When you’re trying to manage multiple social media accounts, blogs, email newsletters, and more, keeping on top of everything can be a headache. Whether it’s for your personal brand or a business, organizing your day-to-day content can be much simpler when you use a dedicated content calendar.

In this post, we’ll show you how to create a content calendar, what you should include and why, and all the steps you’ll need to make sure that you know exactly what content you’ll be posting where and when.

What Is a Content Calendar?

A content calendar is as simple as it sounds—it’s a calendar that you use to plan out exactly when you’re going to post a piece of content. Sometimes known as an “editorial calendar,” content planning has been used since the early days of mass media but has taken on a new life in the digital age thanks to social media, emails, and blogging.

When you’re thinking about how to create a content calendar for social media, choose a template style that works best for you and your time.

The calendar itself usually lives in a spreadsheet or a scheduling tool so that it’s easily editable and shareable. Or, if you like the old-fashioned approach, a poster board full of sticky notes or a paper planner work just as well. There are plenty of templates out there to help you get started.

The type of calendar you should use will depend on your specific needs and the platforms you plan to post on. If you’re thinking about how to create a social media content calendar, this is probably going to look very different than the approach that someone who’s working on how to create a blog content calendar will take. 

The most important thing is to find a solution that works best for you and your team—one that will give you the big picture at a glance and room to grow as your content needs change.

Who Should Use a Content Calendar and What Is the Purpose?

Anyone working with digital and print media should be using a content calendar, particularly if you’re part of a wider team or working with freelancers. But even if you’re flying solo, a calendar can keep you organized enough to produce content consistently, an important tactic when you’re looking to generate long-term success.

Particularly if you’re producing a large amount of content across multiple channels, a content calendar will keep you accountable for hitting your deadlines when it comes to planning, creating, and posting your content. 

You can easily see what’s coming up in the next few weeks, where there are gaps that you may want to fill with additional posts, if there are any holidays or occasions that you need to account for, and where you might need to work ahead to cover for any time out of the office.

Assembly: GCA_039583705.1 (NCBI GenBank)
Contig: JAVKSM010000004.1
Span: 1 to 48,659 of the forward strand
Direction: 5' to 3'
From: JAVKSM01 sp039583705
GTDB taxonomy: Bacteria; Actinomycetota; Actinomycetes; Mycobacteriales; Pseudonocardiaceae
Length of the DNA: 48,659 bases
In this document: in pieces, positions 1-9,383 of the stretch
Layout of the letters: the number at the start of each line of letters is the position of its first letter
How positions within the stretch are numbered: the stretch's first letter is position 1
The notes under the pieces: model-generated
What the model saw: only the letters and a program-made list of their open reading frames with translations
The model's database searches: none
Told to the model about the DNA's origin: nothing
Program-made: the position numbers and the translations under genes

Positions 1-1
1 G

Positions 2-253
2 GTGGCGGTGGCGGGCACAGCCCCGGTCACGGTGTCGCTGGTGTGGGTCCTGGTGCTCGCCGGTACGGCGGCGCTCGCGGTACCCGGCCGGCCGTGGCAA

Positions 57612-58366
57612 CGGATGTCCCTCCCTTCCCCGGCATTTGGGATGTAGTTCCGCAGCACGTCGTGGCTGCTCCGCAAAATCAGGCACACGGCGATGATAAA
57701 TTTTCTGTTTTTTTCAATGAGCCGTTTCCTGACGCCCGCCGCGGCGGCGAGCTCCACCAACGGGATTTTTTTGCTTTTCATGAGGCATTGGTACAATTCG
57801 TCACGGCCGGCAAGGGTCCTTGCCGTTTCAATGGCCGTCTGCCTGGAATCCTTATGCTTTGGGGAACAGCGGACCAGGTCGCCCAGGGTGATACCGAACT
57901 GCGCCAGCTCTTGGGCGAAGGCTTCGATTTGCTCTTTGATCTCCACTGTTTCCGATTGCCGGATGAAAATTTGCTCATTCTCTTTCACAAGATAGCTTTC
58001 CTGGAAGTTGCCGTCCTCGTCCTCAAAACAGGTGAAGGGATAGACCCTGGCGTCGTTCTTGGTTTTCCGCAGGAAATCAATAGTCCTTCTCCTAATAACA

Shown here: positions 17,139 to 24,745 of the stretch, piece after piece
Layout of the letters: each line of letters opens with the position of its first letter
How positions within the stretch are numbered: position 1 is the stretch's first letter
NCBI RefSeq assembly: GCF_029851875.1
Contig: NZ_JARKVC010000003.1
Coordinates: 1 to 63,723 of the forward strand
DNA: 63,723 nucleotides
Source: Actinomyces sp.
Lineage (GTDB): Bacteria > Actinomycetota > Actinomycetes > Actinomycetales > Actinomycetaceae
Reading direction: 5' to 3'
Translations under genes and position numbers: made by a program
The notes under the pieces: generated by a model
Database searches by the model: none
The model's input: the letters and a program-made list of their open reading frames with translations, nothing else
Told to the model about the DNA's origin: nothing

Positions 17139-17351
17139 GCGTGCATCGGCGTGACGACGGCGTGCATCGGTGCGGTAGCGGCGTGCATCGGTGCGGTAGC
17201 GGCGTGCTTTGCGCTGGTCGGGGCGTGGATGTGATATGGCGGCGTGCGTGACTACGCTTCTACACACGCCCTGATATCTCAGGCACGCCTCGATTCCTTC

If you’re working for a large organization and need approval ahead of posting anything online, using a calendar can improve the turnaround time you have for content sign-offs. When you’re working ahead, you can provide leadership with your graphics and text with plenty of time for edits before your scheduled publish date. 

weekly calendar
Your content calendar should be simple enough that it only contains the details you need to make your post a success.

Planning out your posts ahead of time and thinking about how to create a content calendar that’s best for your brand allows you to take the time to carefully craft your message and be more strategic about your content. You’ll be more likely to produce content of a higher quality as it won’t be rushed, so you can have the breathing room to plan and create something that will actively engage your audience.

Now that you know why a calendar is so important, it’s time to learn how to create a content calendar for social media and blogs.

How Do I Create a Content Calendar?

Step 1: Decide on Your Channels

Your brand doesn’t need to be on every platform. Think about what channels work best for your target audience and plan around this.

With new social media platforms emerging constantly, the temptation to be everywhere all the time is real. But it’s important to remember where your audience is, what content they want to see and how, and what your overall goals are.

Before you start building your calendar, look at your social media, blog, or email newsletter demographics to better understand your target audience. Have a look at what competitors are posting, where, and when to see where you can take advantage of areas they might be missing. From here, you can make more strategic and informed decisions that will focus your time effectively to create successful content.

Step 2: Build Your Template

Create a template that has the information that’s important to you and your team. Color-coding based on the platform is a great way to see everything at a glance.

Grab a template online or start from scratch with your own. When you’re working on how to create a social media calendar, think about the type of information that you’ll need to have to hand for each and every post.